What does it mean to truly know something? To fully and absolutely understand what it is and what it means? We like to believe we know a lot about life.
We know the subjects we learned in school (hopefully), we know the hobbies we spend our free time on, we know how we do our jobs, and yet, how well do we truly know any of them?
There are certainly levels of comprehension, from touching the surface to complete and full understanding, although we like to see things more black and white. Either I know design or I don’t. Either I know social capitalism or I don’t. Either I know accounting or I don’t. There are no shades of gray.
The truth is more likely that we truly know nothing, because true understanding isn’t so simple.
here’s an idea in Zen Buddhism termed Satori, which literally translates to understanding or comprehension. In this context, it means individual Enlightenment or a sudden awakening or awareness of what Zen truly is. Suddenly, it all makes perfect sense, despite years of trying to understand it.
Satori is the raison d’être of Zen, without which Zen is no Zen.D.T. Suzuki
Satori is often preceded by moments of Kenshō, which means initial insight. In essence, these are stepping stones towards Satori. Moments of insight that eventually turn into complete understanding.
If we apply this idea of Satori to the real world, then I believe we begin to realize what true comprehension really is. It is the act of fully understanding what something means. Not just on the surface, but its very essence. I have my doubts about how often this level of understanding is really achieved.
Although it’s easy enough to say we have a deep understanding, how can we be so sure? How do we validate that we have achieved Satori in any particular thing in our lives? I believe there are two simple tests that will provide a solid baseline.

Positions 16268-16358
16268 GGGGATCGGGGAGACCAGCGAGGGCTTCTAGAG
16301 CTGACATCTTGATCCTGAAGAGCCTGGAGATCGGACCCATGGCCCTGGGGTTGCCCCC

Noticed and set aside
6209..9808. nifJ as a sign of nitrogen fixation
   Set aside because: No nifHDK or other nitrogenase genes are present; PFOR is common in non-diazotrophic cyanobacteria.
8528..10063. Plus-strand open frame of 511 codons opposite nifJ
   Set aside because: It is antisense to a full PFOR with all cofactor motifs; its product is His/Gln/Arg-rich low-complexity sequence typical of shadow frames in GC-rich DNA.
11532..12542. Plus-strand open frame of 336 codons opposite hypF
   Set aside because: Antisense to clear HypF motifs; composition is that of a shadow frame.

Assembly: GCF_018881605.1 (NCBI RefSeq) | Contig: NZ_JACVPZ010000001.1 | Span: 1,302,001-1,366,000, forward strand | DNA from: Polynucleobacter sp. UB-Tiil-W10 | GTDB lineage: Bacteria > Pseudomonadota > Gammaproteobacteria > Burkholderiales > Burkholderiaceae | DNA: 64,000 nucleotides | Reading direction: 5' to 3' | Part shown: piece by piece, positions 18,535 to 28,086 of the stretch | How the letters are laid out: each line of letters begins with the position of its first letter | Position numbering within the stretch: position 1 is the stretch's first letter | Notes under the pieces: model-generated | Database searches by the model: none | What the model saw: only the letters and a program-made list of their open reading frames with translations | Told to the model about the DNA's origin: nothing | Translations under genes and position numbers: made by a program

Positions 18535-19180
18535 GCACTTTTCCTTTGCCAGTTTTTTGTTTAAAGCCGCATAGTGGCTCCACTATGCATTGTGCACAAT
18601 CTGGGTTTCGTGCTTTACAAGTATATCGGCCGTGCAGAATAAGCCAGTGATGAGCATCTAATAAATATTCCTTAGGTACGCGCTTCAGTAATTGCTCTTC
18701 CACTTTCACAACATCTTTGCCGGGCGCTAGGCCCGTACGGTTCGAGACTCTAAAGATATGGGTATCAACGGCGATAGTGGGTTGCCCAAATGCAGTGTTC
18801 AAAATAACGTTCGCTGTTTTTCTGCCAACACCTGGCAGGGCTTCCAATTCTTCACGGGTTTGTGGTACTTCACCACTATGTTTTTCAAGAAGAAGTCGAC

1. Can you explain it in a few, simple words?
First and foremost, there must be a simplicity to your understanding of the idea. When you can explain it in a few words that is when you truly understand it. Far too often, we believe we understand something, until we have to explain it to others.
Articulating an idea to someone else is when our own understanding of it comes to the fore. More often than not, we stumble and falter and aren’t able to clearly explain that which we know so well.
Simplicity is the ultimate form of sophistication.
It takes a certain level of understanding to breakdown the most complex and intricate ideas into something simple and succinct. Whether it be through analogy or story or just simple terms, it doesn’t matter – it must be simple.
2. Can you teach it to ANYONE?
Teaching an idea or skill to another individual is often the ultimate demonstration of understanding. When you can teach it to others, you truly know it. Teaching is, in a way, the most recognized form of expertise.
This is where the anyone part comes into play. Teaching an idea to a peer is one thing, but teaching it to the elderly or the young or the foreign or the ignorant, is something else all together. Once again, simplicity comes into play because it is what makes teaching efficiently possible.
Teaching big ideas to those who have yet explore such subjects can only be when the complex is made relatable.
f anything, I hope I’ve explained just how nuanced understanding really is. We may have preconceptions of our understanding in a wide range of subjects, but in reality we haven’t achieved Satori in most of them, if any. So what? Why does having that level of understanding even matter? Is it really of any value? The short answer is, it has tremendous value.
It matters because when you have such deep understanding of something, it unlocks the essence of what that idea really is. Suddenly the WHY of the matter is fully understood. The problems become obvious. The solutions become apparent. All the pieces to the puzzle finally fit together.
Of course this is easier said then done. It takes a certain type of person and a certain level of commitment to think so deeply about anything. Especially in today’s world, where we tend to skim and cut corners towards achieving our goals.
To be sure, having a teacher or mentor who will instigate this level of thinking is invaluable. It may frustrate, annoy, and drive you a little crazy, but being pushed into the depths of any subject will result in a clarity in things that were otherwise amiss.
So if you’re working on the next startup that will disrupt an industry or if you’re writing the book that will define your generation or if you’re simply trying to answer a question to a problem – think about it deeply.
Revisit it, refine it, question it and get to the essence of what that idea or problem truly is because that is where all your answers will be found. That is when you’ll be able to properly communicate your idea to others and inspire or excite them. That is where the truth is found.
Strive for Satori in all things.
Image via flickr